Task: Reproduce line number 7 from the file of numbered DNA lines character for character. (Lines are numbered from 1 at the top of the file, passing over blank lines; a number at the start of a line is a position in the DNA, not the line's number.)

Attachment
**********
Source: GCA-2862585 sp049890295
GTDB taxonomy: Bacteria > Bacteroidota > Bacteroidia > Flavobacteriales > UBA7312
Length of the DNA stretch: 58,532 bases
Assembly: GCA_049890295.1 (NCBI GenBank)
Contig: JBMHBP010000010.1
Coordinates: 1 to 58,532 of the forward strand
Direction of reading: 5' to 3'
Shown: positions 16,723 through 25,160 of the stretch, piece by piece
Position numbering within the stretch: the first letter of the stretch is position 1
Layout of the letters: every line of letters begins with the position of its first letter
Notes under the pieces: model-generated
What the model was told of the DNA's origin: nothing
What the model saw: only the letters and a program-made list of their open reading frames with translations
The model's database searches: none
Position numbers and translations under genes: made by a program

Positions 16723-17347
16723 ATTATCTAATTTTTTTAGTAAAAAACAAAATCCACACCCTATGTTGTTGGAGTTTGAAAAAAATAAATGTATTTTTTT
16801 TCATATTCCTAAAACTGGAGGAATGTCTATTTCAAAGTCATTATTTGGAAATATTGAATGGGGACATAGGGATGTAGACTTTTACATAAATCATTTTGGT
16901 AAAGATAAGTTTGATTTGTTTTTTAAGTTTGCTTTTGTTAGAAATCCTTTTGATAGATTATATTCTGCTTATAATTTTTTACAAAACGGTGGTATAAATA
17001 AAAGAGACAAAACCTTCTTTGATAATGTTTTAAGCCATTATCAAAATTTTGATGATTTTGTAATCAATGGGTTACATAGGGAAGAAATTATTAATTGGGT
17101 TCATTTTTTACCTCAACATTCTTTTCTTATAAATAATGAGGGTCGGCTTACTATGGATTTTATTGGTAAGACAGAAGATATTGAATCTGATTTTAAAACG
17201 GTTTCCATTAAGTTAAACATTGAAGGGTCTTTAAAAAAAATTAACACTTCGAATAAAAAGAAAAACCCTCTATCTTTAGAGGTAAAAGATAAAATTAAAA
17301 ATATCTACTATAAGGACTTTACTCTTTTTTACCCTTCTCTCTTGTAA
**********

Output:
Direction of reading: 5' to 3'